54 11. Sato, T.: A statistical learning method for logic programs with distribution semantics. In: International Conference on Logic Programming. pp MIT Press (1995) 12. Sirin, E., Parsia, B., Cuenca-Grau, B., Kalyanpur, A., Katz, Y.: Pellet: A practical OWL-DL reasoner. Journal of Web Semantics 5(2), (2007) 13. URW3-XG: Uncertainty reasoning for the World Wide Web, final report (2005) 46

55 OTTHO: An Artificial Player for a Complex Language Game Giovanni Semeraro, Pasquale Lops, Marco de Gemmis, and Pierpaolo Basile Dept. of Computer Science - University of Bari Via E. Orabona, Bari - Italia Abstract. This paper describes OTTHO (On the Tip of my THOught), an artificial player able to solve a very popular language game, called The Guillotine, broadcast by the Italian National TV company. The game demands knowledge covering a broad range of topics, such as politics, literature, history, proverbs, and popular culture. The rule of the game is simple: the player observes five words, generally unrelated to each other, and in one minute she has to provide a sixth word, semantically connected to the others. In order to find the solution, a human being has to perform a complex memory retrieval task within the facts retained in her own knowledge, concerning the meanings of thousands of words and their contextual relations. In order to make this task executable by machines, machine reading techniques are exploited for knowledge extraction from the web, while Artificial Intelligence techniques are used to infer new knowledge, in the form of keywords, from the extracted information. 1 Background and Motivation The literature classifies games related to the language in two main categories: word games and language games [5]. Word games do not involve true language, because word meanings are not important. An example of word game is Scrabble, in which players take turn placing letters in a grid to form words. Language games, such as crosswords or Who wants to be a millionaire?, strongly involve natural language, since word meanings play an important role. Language games draw their challenge and excitement from the richness and ambiguity of natural language, which is, on the other side, the main source of complexity for machines. OTTHO is a system designed to provide solutions for The Guillotine game, in which the player is given a set of five words (clues),eachlinkedinsomeway to a specific word that represents the unique solution of the game. Words are unrelated to each other, but each of them is strongly related to the solution. Once the five clues are given, the player has one minute to guess the right answer. For example, given the clues sin, newton, doctor, pie, new york, the solution is apple, because in the popular Christian tradition the apple is the forbidden fruit in the Book of Genesis, that is the symbol of the original sin, Newton discovered the gravity by means of an apple, an apple a day takes the doctor away is a 47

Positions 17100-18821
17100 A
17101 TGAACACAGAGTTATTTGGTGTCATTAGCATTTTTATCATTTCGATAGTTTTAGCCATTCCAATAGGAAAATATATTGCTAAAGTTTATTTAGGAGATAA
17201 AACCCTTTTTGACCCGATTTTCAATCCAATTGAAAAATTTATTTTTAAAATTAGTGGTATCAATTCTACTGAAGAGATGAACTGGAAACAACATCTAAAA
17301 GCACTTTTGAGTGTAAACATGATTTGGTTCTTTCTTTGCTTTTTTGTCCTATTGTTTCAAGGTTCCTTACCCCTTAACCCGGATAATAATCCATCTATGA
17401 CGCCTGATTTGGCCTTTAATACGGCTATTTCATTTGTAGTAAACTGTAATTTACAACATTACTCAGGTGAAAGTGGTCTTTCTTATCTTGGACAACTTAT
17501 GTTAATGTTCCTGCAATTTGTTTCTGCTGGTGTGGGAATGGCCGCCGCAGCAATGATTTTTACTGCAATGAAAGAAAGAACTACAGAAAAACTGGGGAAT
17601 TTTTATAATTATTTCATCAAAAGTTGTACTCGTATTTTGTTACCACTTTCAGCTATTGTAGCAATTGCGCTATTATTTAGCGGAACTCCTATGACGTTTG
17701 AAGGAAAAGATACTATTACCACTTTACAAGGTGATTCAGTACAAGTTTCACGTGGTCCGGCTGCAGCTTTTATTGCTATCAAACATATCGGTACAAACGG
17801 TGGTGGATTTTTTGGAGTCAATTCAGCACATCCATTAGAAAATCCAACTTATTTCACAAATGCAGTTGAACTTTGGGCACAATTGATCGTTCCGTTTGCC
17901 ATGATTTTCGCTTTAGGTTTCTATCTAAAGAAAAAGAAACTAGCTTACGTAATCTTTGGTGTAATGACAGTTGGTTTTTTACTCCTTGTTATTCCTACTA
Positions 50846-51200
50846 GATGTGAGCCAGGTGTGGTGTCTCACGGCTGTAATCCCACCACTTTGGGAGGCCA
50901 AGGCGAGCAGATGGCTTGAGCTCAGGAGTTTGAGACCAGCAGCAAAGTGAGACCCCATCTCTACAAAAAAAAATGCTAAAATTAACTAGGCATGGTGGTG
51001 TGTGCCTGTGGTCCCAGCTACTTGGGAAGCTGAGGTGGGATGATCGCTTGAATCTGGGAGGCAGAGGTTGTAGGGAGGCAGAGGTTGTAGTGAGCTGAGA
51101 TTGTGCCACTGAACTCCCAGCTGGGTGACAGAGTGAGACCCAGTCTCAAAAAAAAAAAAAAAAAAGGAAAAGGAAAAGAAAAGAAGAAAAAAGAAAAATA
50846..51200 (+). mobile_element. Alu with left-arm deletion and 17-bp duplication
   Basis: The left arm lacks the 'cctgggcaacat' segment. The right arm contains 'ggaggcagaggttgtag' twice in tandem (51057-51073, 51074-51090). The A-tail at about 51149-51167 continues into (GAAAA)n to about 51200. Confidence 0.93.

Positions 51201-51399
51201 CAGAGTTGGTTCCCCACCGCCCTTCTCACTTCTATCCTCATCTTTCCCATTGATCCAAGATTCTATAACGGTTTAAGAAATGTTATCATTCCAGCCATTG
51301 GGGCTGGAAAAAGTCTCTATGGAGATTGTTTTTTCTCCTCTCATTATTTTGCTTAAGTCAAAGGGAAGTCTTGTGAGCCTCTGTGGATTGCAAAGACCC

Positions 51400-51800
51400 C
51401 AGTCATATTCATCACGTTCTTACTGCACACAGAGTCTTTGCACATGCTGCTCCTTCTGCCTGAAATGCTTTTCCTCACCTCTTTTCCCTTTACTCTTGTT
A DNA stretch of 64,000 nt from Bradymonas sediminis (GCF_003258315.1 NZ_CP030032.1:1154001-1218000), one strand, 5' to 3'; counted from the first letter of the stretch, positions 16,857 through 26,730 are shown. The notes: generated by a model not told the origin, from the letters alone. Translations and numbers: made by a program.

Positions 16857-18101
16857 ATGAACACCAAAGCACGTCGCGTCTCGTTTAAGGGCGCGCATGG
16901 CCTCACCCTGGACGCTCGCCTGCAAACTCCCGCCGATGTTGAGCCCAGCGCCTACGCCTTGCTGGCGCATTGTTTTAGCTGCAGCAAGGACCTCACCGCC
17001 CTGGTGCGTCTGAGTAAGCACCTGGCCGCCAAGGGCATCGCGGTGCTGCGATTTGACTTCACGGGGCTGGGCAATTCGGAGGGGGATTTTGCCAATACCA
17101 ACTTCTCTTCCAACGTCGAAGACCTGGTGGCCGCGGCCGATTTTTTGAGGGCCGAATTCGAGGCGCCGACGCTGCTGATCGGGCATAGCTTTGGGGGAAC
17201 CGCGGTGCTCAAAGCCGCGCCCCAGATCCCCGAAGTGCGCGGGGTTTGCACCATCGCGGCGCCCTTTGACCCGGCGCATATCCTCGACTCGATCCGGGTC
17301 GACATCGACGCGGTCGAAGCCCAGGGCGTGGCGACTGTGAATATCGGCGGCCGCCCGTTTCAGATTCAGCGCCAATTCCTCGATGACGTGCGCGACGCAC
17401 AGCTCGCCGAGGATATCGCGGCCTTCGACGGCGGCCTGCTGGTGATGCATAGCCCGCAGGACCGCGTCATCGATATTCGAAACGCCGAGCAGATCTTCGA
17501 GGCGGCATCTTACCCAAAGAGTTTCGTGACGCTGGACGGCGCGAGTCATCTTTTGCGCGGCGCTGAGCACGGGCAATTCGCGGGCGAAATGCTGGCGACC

56 proverb, the apple pie is a fruit cake, and new york city is called the big apple. Often the solution is not so intuitive and only players with a strong background knowledge are able to find the correct word. Indeed, in order to find the solution, a human being has to perform a complex memory retrieval task within the facts retained in her own knowledge, concerning the meanings of thousands of words and their contextual relations [9]. No fixed sets of rules are sufficient to define the game play, thus solving the game depends exclusively on the background knowledge of the system, which is created by machine reading techniques. They analyze unstructured information stored in open knowledge sources on the Web, such as dictionaries and Wikipedia, and build a memory of linguistic competencies and world facts that can be effectively exploited by the system for a deeper understanding of clues. Relatedness between terms, providing the evidence of a strong relationship between words, is the key factor for finding a set of candidate words that likely contains the solution. To this purpose, OTTHO exploits a reasoning mechanism based on Spreading Activation techniques [4, 3] which allows matching clues with the background knowledge. The main motivation for designing an artificial player for this game is the challenge of providing the machine with both the cultural and linguistic background knowledge which makes it similar to a human being, with the ability of interpreting natural language documents and reasoning on their content. Our feeling is that the approach presented in this work has a great potential for other more practical applications besides solving a language game, which are mentioned in the last section of the paper. 2 System Description An extended knowledge base must be built for representing the cultural and linguistic background knowledge of the artificial player. After a deep analysis of the correlation between the clues and the solution, the following knowledge sources have been processed to build the memory of the system: Encyclopedia the Italian version of Wikipedia; Dictionary the De Mauro Paravia Italian on-line dictionary (no longer available); Compound forms groups of words that often go together having a specific meaning, crawled from the IntraText Digital Library (http://www.intratext.com/bsi/listapolirematiche/indalfa.htm) and the on-line dictionary TLIO - Tesoro della Lingua Italiana delle Origini (http://ovipc44.ovi.cnr.it/tliopoli/); Proverbs and Aphorisms the Italian version of Wikiquote; Movies descriptions of Italian movies crawled from the Internet Movie Database (http://www.imdb.com); Songs Italian songs crawled from OnlyLyrics (http://www.onlylyrics.com/); Books book titles crawled from several web sites. 48